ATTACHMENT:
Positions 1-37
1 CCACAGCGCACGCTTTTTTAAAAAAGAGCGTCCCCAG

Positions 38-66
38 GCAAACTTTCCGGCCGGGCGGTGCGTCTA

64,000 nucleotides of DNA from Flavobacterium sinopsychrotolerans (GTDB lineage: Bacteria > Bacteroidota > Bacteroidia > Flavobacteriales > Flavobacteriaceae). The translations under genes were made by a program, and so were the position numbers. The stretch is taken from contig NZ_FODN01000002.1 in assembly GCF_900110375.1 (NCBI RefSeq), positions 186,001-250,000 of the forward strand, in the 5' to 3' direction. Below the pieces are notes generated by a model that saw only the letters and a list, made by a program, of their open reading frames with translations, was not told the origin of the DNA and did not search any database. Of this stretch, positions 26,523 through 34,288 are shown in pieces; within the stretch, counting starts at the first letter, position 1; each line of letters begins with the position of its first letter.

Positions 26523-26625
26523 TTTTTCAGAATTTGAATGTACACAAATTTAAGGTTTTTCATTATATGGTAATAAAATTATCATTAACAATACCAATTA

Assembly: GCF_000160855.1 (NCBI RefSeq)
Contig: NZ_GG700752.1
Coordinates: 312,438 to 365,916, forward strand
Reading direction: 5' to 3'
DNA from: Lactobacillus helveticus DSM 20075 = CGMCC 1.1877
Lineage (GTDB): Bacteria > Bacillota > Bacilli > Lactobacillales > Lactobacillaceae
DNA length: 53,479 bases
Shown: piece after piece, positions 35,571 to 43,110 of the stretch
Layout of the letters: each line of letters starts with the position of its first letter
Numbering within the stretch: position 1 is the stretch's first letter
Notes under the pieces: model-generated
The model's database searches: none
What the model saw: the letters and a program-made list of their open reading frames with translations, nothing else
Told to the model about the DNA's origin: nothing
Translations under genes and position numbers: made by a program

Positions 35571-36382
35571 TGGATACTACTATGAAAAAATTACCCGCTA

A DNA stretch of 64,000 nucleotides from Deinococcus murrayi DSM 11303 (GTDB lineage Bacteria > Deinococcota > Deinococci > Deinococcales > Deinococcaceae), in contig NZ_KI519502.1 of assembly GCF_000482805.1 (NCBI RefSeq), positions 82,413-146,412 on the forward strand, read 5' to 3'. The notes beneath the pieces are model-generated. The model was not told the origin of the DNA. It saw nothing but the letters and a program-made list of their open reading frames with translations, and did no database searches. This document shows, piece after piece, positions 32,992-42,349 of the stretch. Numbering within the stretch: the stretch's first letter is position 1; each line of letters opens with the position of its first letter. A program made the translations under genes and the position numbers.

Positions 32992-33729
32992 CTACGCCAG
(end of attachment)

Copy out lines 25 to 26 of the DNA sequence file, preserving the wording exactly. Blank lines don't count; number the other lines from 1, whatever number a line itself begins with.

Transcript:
A DNA stretch of 64,000 nucleotides from Deinococcus murrayi DSM 11303 (GTDB lineage Bacteria > Deinococcota > Deinococci > Deinococcales > Deinococcaceae), in contig NZ_KI519502.1 of assembly GCF_000482805.1 (NCBI RefSeq), positions 82,413-146,412 on the forward strand, read 5' to 3'. The notes beneath the pieces are model-generated. The model was not told the origin of the DNA. It saw nothing but the letters and a program-made list of their open reading frames with translations, and did no database searches. This document shows, piece after piece, positions 32,992-42,349 of the stretch. Numbering within the stretch: the stretch's first letter is position 1; each line of letters opens with the position of its first letter. A program made the translations under genes and the position numbers.

Positions 32992-33729